Neuropsychiatric Outcome of Children Born to Women With Systemic Lupus Erythematosus and Exposed in Utero to Azathioprine: A Case-Control Study

Maria Grazia Lazzaroni, Laura Andreoli, Francesca Crisafulli, Francesco Tamborini, Irene Debeni, Valentina Binda, Cecilia Nalli, Jessica Galli, Elisa Fazzi, Gabriella Moroni, Franco Franceschini, Angela Tincani

Research output: Contribution to journalArticlepeer-review

Abstract

Objective: The long-term outcome of children born to SLE mothers still represents a controversial topic in literature, with some studies reporting a possible increased prevalence of different neurologic and psychiatric diseases (NPD), including neurodevelopmental disorders (ND), and in particular learning disorders (LD). Different risk factors have been advocated, such as the in utero exposure to auto-antibodies and drugs, particularly Azathioprine (AZA). Methods: A case-control study was designed to compare pregnancies treated with AZA (cases) with those not treated with AZA (controls). All the pregnancies had been prospectively followed in two Italian centers. The match was based upon renal involvement, antiphospholipid (aPL) status, maternal age at pregnancy (±5 years) and child’s age at the time of the study (±2 years). SLE mothers were interviewed by a telephone survey, particularly focused on the presence of a certified NPD in their children ≥6 years of age. Results: Twenty-seven cases and 65 controls were similar in terms of demographic, immunological and clinical features, except for a higher rate of SLE flares during pregnancy in cases (22.2% vs. 10.8%, p:0.191). The 92 children had a mean age of 14.0 years at the time of the survey; 11 had at least one NPD (12.0%). The frequency of each single NPD was similar to that of the general pediatric population and no association was found with either the in utero exposure to AZA, or other specific factors (auto-antibodies, disease activity, obstetric complications, prematurity). Conclusion: The long-term neuropsychiatric outcome of the children born to SLE mothers did not show neither an increased frequency of NPD as compared to the general pediatric population nor a specific pattern of NPD. The in utero exposure to AZA was not associated with the development of NPD in this case-control study of prospectively-followed pregnancies. NPD are complex conditions and large prospective studies are needed to capture the wide range of variables that may contribute to their development in the offspring of SLE women.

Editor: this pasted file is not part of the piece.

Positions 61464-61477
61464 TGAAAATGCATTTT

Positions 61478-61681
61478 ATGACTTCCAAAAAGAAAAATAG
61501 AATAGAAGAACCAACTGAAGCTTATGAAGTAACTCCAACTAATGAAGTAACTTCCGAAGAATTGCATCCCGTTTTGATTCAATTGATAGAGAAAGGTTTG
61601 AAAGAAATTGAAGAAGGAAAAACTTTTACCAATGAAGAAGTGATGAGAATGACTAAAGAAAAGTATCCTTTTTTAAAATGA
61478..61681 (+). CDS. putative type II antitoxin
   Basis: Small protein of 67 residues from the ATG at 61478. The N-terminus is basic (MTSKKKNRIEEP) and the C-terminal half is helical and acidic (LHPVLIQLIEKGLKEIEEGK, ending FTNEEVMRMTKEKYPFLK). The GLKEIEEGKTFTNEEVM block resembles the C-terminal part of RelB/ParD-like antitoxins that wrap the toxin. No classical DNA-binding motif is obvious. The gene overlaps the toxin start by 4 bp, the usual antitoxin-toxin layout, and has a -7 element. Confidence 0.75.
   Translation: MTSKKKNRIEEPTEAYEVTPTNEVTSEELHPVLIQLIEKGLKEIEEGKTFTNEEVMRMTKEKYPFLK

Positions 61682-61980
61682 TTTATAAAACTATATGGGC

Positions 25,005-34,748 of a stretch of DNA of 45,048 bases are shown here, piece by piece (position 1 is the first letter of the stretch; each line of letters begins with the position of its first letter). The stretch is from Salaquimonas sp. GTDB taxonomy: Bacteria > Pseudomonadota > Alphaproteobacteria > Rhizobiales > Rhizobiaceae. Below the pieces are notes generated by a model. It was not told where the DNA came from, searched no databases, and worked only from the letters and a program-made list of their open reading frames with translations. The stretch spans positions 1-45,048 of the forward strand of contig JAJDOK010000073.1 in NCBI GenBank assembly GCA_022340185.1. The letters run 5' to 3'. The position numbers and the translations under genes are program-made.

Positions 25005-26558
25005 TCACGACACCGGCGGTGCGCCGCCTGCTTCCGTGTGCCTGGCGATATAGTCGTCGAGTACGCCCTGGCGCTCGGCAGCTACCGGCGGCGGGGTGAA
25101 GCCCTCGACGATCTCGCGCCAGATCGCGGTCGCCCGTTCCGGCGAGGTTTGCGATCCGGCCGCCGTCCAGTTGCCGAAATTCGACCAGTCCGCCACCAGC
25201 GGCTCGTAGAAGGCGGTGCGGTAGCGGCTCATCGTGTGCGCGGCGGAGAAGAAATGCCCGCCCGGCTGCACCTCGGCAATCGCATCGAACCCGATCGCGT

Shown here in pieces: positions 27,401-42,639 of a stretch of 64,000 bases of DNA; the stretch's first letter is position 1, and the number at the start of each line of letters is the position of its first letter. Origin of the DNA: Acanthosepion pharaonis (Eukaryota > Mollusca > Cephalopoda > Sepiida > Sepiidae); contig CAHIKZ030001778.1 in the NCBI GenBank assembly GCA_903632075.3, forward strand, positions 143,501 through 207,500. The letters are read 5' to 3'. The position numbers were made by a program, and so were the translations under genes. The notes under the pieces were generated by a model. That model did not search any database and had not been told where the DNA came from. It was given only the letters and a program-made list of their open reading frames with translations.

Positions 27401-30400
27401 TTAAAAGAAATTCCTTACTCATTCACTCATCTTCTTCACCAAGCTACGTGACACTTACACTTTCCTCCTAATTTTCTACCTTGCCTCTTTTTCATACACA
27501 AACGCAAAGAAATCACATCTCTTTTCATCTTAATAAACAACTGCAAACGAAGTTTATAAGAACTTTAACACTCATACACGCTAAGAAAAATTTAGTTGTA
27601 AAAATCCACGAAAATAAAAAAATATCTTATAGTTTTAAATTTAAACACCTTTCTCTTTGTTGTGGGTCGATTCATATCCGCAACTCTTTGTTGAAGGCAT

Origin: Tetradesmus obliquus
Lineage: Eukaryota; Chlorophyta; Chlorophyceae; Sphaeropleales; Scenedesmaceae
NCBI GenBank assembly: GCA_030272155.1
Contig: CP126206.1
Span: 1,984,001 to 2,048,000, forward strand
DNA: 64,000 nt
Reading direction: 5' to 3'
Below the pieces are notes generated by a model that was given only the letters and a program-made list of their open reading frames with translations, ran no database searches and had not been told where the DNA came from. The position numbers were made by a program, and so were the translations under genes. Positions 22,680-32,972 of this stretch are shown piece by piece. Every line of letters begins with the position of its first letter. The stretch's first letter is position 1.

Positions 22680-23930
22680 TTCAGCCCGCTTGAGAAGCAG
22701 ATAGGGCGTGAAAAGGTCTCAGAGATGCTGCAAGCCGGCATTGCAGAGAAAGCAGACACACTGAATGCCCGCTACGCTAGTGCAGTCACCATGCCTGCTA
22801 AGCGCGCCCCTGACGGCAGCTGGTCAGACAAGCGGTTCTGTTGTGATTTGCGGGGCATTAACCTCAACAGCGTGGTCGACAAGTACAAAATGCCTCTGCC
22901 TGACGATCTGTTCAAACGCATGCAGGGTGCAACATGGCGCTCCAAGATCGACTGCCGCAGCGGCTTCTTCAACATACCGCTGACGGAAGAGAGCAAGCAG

Original languageEnglish
Article number613239
JournalFrontiers in Pharmacology
Volume11
DOIs
Publication statusPublished - Dec 16 2020

Keywords

  • azathioprine
  • learning disabilities
  • neurodevelopmental disorders
  • offspring
  • pregnancy
  • systemic lupus erythematosus

ASJC Scopus subject areas

  • Pharmacology
  • Pharmacology (medical)

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